The San Juan Daily Star
A baseball icon soaks up a lot of lasts
By James Wagner
On April 23, 1939, Álex Carrasquel, a right-handed pitcher for the Washington Senators, was summoned from the bullpen in the fourth inning of a game to face Joe DiMaggio of the New York Yankees. Carrasquel was the first Venezuelan-born player to appear in a Major League Baseball game and 461 players born in the baseball-crazed South American country have followed in his footsteps, according to Baseball Reference.
None, though, has been better than a right-handed batter who made his major league debut on June 20, 2003. Miguel Cabrera, a skinny 20-year-old prospect who homered that day and helped the Florida Marlins win the World Series later that season, has been crushing baseballs ever since. But the wear and tear of 2,699 regular season games has taken its toll, and there is only so much more Cabrera’s cranky right knee can take. Over the winter, Cabrera, the designated hitter of the perpetually rebuilding Detroit Tigers, reiterated that 2023 would be the last season of his career.
So as Cabrera, 39, gets ready to hang up his spikes, he is soaking up a lot of lasts, starting with his fifth and final World Baseball Classic. Cabrera, who was selected as the team’s captain, said he hoped that this farewell lap would begin with a title in the quadrennial tournament, which Venezuela has never won, despite his participation in every edition since the event began in 2006.
“It’s a dream that we want to become reality,” he said in Spanish before Venezuela upset the Dominican Republic, 5-1, in a clash of baseball titans in Miami on Saturday. He added later, “I’m proud every time I can represent my country and be available. I’m lucky because I haven’t had any injuries these days.”
Venezuela, which has a 4-0 record in group play, including a win over Puerto Rico, is in prime position to fulfill Cabrera’s dream. Venezuela and Japan are the only undefeated squads in the 20-team tournament, and both have already punched their tickets to the quarterfinals. WBC title or not, Cabrera’s place in MLB history, and in Venezuelan baseball lore, is secure.
He is one of seven players in MLB history to record both 500 home runs and 3,000 hits. Three of them (Hank Aaron, Willie Mays and Eddie Murray) were voted into the Hall of Fame, two were suspended during their careers for performance-enhancing drugs (Alex Rodríguez and Rafael Palmeiro), and Albert Pujols, who retired last year, will not be on the Cooperstown ballot until 2028.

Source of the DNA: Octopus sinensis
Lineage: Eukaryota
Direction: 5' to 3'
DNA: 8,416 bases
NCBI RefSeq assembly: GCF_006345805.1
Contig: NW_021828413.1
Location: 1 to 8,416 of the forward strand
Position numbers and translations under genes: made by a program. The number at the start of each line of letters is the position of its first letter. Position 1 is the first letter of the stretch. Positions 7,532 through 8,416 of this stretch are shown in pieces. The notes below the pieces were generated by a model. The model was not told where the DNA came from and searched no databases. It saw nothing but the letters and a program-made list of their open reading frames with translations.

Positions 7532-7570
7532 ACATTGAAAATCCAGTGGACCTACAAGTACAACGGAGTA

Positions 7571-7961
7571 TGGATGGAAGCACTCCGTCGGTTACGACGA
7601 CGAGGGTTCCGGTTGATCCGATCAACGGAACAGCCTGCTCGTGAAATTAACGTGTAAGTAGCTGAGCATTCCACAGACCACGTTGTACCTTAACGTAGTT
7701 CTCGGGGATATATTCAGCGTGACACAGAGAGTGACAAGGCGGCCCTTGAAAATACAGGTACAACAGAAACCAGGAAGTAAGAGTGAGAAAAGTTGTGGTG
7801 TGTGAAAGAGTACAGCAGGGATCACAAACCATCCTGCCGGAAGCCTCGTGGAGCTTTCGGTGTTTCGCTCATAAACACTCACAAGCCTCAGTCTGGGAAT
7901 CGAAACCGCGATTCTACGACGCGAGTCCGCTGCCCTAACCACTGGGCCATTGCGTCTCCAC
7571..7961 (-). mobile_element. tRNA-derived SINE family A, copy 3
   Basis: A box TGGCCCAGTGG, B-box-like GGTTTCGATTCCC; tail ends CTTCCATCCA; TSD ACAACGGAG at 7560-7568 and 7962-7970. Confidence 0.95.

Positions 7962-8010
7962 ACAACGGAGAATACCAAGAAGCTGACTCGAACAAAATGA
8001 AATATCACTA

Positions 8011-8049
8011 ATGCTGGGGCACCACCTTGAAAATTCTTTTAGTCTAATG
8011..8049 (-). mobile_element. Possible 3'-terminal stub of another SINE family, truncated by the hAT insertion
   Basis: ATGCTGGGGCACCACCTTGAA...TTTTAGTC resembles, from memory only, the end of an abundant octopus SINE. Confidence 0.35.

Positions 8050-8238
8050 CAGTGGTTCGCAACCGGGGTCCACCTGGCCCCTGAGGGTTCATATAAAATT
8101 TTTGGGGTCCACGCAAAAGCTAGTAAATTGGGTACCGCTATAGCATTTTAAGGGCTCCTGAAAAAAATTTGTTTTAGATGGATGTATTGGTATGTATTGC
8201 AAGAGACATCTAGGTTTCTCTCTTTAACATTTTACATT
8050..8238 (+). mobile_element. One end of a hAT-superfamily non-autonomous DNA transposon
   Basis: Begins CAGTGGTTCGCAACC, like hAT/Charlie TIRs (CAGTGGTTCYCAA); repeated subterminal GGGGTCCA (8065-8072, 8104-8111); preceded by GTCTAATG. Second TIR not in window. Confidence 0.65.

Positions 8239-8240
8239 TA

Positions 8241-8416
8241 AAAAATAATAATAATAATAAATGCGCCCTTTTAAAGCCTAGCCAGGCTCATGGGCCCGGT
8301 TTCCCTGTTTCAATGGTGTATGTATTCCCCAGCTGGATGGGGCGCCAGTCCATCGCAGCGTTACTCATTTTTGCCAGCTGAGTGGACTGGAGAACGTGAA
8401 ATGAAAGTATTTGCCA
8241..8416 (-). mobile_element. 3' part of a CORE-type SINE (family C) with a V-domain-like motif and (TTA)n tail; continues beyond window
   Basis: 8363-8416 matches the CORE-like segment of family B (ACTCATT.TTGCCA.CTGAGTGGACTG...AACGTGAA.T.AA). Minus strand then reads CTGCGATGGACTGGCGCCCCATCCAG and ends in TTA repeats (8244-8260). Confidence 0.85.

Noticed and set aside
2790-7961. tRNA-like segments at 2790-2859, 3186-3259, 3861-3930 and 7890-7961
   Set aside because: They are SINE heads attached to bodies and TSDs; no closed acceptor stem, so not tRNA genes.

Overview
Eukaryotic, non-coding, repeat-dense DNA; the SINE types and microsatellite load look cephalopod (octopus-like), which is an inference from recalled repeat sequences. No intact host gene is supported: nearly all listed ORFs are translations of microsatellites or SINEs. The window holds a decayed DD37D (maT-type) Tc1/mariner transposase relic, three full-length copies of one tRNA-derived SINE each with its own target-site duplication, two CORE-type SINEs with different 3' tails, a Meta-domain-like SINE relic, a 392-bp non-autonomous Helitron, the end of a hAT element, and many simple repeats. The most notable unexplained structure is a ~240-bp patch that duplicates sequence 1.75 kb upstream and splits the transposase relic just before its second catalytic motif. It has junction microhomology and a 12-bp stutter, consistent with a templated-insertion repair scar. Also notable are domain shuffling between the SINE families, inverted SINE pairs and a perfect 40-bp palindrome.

No other Venezuelan player has more hits (3,088), home runs (507), runs scored (1,530), runs batted in (1,847), wins above replacement (67.7), Most Valuable Players Awards (two) and triple crowns (one) than Cabrera. Luis Aparicio is the only Venezuelan-born player with more All-Star selections (13) than Cabrera (12). Aparicio, a shortstop, also happens to be the only player from Venezuela in the Hall of Fame. Many believe Cabrera will be next.
“It’s really special to play alongside him,” said Salvador Pérez, 32, the Kansas City Royals’ star catcher who has been Venezuela’s primary backstop in back-to-back WBC tournaments. “I feel like I’m playing with a Hall of Famer.”
Pérez added later, “I’m happy that, in 15 years, I can tell people about playing with him.”
In the waning months of Cabrera’s career, the people around him are doing their best to honor him, starting with a hopeful WBC win for a country where baseball reigns. Only the United States and the Dominican Republic have produced more major league players than Venezuela.
“I want to help Miguel so that he has good memories,” said Venezuela manager Omar López, who is also a Houston Astros coach. “To me, this is very important. Being part of that history for him is very satisfying for me. I hope to leave a good legacy for him so that he remembers me and the coaching staff.”
Once a left fielder or a third baseman, Cabrera, who was never much of a fielder, moved to first base. He eventually transitioned to DH. In his prime, Cabrera was a rare player who could hit for both average and power. From 2004 to 2016, he hit .323 and averaged 33 home runs, 115 RBI and 155 games per season. He won four American League batting titles.